(a) The income of the parties, from all sources, including, but not limited to, income derived from property divided, disbursed, or distributed under section 3105.171 of the Revised Code;

(b) The relative earning abilities of the parties;

(c) The ages and the physical, mental, and emotional conditions of the parties;

(d) The retirement benefits of the parties;

(e) The duration of the marriage;

(f) The extent to which it would be inappropriate for a party, because that party will be custodian of a minor child of the marriage, to seek employment outside the home;

(g) The standard of living of the parties established during the marriage;

(h) The relative extent of education of the parties;

(i) The relative assets and liabilities of the parties, including but not limited to any court-ordered payments by the parties;

(j) The contribution of each party to the education, training, or earning ability of the other party, including, but not limited to, any party’s contribution to the acquisition of a professional degree of the other party;

(k) The time and expense necessary for the spouse who is seeking spousal support to acquire education, training, or job experience so that the spouse will be qualified to obtain appropriate employment, provided the education, training, or job experience, and employment is, in fact, sought;

(l) The tax consequences, for each party, of an award of spousal support;

(m) The lost income production capacity of either party that resulted from that party’s marital responsibilities;

(n) Any other factor that the court expressly finds to be relevant and equitable.

As you can see, with the catchall at the end, almost anything can be a factor in determining spousal support.  In addition, some courts have rules of thumb although not official rules governing the amount and the duration.  Many people worry about the amount, but there is also a need to consider the duration and whether the support itself will be modifiable at a future time.  For that reason, it is probably necessary to consult with an attorney regarding your particular circumstances.

In addition, it should be noted that in Ohio there are attempts to set up a formula similar to the child support formula.  Whether the result of that is fair or workable will need to be determined later.  However at this time, these are the factors so when consulting with an attorney, keep these factors in mind so that you can share whatever relevant information you might have to make sure that your voice is clearly heard in the divorce process.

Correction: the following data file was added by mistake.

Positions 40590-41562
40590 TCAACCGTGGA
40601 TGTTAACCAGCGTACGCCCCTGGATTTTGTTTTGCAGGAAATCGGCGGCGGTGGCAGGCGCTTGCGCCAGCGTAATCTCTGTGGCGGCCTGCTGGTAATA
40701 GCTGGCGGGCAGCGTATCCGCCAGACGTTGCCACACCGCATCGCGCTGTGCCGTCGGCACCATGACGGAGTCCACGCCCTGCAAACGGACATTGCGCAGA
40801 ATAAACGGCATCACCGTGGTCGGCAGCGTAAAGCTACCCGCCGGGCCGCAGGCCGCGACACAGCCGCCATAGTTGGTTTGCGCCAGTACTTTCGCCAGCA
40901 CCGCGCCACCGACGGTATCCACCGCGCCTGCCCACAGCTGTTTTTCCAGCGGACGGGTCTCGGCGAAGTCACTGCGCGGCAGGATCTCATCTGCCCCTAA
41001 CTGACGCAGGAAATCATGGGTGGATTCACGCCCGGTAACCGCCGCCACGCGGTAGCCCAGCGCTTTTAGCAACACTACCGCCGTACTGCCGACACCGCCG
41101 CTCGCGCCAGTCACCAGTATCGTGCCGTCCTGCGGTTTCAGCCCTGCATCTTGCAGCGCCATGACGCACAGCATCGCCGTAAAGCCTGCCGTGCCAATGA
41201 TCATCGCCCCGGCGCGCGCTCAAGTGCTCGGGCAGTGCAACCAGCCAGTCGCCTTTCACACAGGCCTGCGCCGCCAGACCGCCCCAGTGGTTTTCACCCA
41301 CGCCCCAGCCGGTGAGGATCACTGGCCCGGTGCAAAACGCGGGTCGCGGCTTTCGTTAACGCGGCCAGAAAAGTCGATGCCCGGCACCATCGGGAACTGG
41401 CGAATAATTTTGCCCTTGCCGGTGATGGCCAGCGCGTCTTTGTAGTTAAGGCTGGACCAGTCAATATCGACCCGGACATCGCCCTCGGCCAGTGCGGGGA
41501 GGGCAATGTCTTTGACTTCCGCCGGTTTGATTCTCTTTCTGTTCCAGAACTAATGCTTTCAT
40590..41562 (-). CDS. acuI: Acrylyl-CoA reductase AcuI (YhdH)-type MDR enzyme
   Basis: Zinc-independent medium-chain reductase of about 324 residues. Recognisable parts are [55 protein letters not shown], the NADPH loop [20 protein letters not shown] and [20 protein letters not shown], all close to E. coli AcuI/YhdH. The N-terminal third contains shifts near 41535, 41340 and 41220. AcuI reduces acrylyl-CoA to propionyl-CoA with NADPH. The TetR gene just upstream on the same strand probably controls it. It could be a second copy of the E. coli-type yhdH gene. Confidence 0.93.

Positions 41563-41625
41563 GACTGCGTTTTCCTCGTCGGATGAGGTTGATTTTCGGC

If you are interested in consulting with me, please feel free to call me a 614-564-6500.  The initial consultation is free!

Monday, May 4, 2009

Ohio Putative Father Registry

There it is.  Here it is again:   This is the website that can give you information on how to register as a putative father.  And why should you do this?  If you are a man, and you know that someone is pregnant with your child (or at least suspect that you are the father), you need to register.  And you need to do it right away.  If you are registered before 30 days after the birth of the child, you will be notified if the mother attempts to have the child adopted.  Adoption is a form of permanently terminating the father's rights to that child.  In addition to registering, you must provide support to the mother and child in order for your consent to be required.  There are many other legal steps that need to be followed.  Therefore, if you are not married to the mother you might want to consult with a lawyer to make sure that you are following the legal steps necessary so that the child cannot be adopted without notice to you or without your consent.  There is a very limited window of opportunity, and I would urge anyone in this situation to register.  If you ultimately agree with the adoption (after you meet the prospective parents, for example), then you can always consent.  But if you don't register, you may never know.  So, if you know someone is pregnant with your child, register, and seek the advice of counsel so that you take all steps necessary to protect your future relationship with that child.